inductive and A man with ideas of this sort about imagination, language and poetry could not say he was satisfied with formalistic and verbal Logic, whether Aristotelian or scholastic. The human mind (says Vico) "makes use of intellect when from things which it feels by sense it gathers something that does not fall under sense T this is the true meaning of the Latin intelligere" 6 In a rapid outline of the history of Logic, Vico wrote: "Aristotle came and taught the syllogism, a method more suited to expound universals in their particulars than to unite particulars by the discovery of universals: then came Zeno with his sorites, which corresponds with modern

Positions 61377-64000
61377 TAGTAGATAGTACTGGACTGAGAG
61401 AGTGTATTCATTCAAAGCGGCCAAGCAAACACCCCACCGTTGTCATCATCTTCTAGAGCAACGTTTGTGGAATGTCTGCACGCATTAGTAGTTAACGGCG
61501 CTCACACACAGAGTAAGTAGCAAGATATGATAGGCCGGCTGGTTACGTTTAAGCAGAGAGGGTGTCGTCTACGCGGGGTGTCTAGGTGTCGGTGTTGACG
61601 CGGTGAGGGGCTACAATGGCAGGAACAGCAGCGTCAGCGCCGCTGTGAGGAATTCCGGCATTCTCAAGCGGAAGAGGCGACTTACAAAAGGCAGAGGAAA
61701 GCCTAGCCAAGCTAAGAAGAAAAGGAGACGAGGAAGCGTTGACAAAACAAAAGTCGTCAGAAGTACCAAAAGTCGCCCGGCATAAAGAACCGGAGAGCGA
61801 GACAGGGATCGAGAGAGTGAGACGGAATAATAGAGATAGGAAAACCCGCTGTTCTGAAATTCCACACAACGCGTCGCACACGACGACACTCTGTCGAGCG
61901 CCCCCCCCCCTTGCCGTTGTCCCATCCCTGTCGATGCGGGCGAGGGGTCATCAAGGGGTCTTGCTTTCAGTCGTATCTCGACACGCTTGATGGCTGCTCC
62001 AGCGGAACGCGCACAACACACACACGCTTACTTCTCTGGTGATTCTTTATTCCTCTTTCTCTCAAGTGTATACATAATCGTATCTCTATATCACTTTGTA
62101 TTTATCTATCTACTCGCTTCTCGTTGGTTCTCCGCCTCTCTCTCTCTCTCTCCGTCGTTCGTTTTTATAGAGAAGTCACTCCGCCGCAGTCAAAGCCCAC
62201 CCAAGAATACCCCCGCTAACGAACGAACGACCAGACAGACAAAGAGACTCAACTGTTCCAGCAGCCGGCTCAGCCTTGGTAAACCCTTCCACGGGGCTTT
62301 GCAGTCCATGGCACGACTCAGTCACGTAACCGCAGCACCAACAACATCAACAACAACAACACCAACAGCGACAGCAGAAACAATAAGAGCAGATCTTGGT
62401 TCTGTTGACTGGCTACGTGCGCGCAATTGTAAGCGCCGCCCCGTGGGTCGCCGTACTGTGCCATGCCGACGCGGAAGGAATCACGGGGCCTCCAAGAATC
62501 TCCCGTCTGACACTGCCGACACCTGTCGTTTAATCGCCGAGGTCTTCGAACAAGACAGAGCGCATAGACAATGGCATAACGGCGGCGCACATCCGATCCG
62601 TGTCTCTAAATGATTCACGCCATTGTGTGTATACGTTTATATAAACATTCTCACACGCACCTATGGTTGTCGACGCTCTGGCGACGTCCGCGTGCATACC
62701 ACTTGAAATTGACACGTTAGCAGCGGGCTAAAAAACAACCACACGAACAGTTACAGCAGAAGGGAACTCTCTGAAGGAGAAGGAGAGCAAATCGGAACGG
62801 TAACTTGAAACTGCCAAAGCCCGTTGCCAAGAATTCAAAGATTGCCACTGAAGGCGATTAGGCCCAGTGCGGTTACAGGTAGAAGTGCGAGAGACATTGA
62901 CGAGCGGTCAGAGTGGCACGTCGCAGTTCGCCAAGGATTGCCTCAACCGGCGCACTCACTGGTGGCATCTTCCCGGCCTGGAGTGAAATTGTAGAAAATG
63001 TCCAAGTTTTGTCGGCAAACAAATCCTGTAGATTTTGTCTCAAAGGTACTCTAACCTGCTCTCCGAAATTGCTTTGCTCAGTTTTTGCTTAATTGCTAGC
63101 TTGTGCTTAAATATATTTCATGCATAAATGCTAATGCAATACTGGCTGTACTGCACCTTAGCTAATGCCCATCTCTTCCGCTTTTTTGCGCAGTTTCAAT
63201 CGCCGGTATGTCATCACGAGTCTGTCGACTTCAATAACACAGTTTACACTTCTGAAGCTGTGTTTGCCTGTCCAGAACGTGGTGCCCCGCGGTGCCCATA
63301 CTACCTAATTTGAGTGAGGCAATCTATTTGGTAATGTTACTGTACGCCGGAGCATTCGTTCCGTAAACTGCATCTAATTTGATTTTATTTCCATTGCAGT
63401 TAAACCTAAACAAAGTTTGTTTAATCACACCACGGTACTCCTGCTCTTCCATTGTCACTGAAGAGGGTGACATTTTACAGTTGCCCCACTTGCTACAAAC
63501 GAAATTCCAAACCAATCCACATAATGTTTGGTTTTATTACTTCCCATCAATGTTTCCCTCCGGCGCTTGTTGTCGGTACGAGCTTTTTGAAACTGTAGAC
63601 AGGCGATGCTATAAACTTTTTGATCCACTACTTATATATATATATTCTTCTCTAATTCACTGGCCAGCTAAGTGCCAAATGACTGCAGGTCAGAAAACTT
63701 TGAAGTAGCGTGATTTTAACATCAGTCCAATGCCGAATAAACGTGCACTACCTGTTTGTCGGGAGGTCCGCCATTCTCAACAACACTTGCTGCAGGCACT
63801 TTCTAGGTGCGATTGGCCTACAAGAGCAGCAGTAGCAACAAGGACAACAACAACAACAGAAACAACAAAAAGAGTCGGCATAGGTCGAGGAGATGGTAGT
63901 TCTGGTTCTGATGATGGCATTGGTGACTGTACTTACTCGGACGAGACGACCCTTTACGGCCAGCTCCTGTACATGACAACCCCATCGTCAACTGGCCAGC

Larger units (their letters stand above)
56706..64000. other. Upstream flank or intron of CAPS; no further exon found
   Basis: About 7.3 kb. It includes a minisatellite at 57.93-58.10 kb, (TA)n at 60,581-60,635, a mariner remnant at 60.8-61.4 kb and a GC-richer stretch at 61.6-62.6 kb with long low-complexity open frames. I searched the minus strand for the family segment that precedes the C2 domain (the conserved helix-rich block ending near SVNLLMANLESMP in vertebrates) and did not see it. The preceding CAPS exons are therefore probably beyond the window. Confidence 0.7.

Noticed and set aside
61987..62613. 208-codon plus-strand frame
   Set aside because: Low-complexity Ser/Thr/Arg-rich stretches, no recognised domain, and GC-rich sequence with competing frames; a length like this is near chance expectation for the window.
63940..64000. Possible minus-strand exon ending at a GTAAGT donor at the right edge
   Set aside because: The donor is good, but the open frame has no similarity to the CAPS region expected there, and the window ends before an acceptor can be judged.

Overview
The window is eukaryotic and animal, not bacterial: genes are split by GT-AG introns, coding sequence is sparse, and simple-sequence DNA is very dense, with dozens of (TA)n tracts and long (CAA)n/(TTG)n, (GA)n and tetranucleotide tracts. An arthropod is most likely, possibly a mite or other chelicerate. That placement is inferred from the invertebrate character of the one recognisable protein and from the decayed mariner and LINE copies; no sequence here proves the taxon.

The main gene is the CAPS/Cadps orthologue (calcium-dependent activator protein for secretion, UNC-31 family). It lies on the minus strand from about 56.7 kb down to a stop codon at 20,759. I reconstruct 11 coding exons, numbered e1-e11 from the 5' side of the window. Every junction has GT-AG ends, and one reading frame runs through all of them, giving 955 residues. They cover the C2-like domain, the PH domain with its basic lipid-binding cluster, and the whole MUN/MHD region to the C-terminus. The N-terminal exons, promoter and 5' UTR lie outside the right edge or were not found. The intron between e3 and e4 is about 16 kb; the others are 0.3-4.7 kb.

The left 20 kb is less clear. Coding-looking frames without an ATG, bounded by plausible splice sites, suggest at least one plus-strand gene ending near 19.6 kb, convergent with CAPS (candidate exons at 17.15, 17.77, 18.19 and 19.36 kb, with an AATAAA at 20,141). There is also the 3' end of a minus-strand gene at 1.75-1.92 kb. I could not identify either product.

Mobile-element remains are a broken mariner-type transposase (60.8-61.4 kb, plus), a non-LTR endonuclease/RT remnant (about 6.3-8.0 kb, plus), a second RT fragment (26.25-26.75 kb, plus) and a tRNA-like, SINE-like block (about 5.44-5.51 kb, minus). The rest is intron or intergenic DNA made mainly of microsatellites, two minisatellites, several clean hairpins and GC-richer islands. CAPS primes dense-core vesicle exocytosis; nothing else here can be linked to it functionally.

1 Scienza nuova sec. bk. iii., Pruove fttosofiche.

* Scienza nuova pr. bk. iii. ch. 22. 3 Op. cil. bk. iii. chs. 27-33.

• Letter to De Angelis, cit. 'Scienza nuova sec. bk. ii. introd.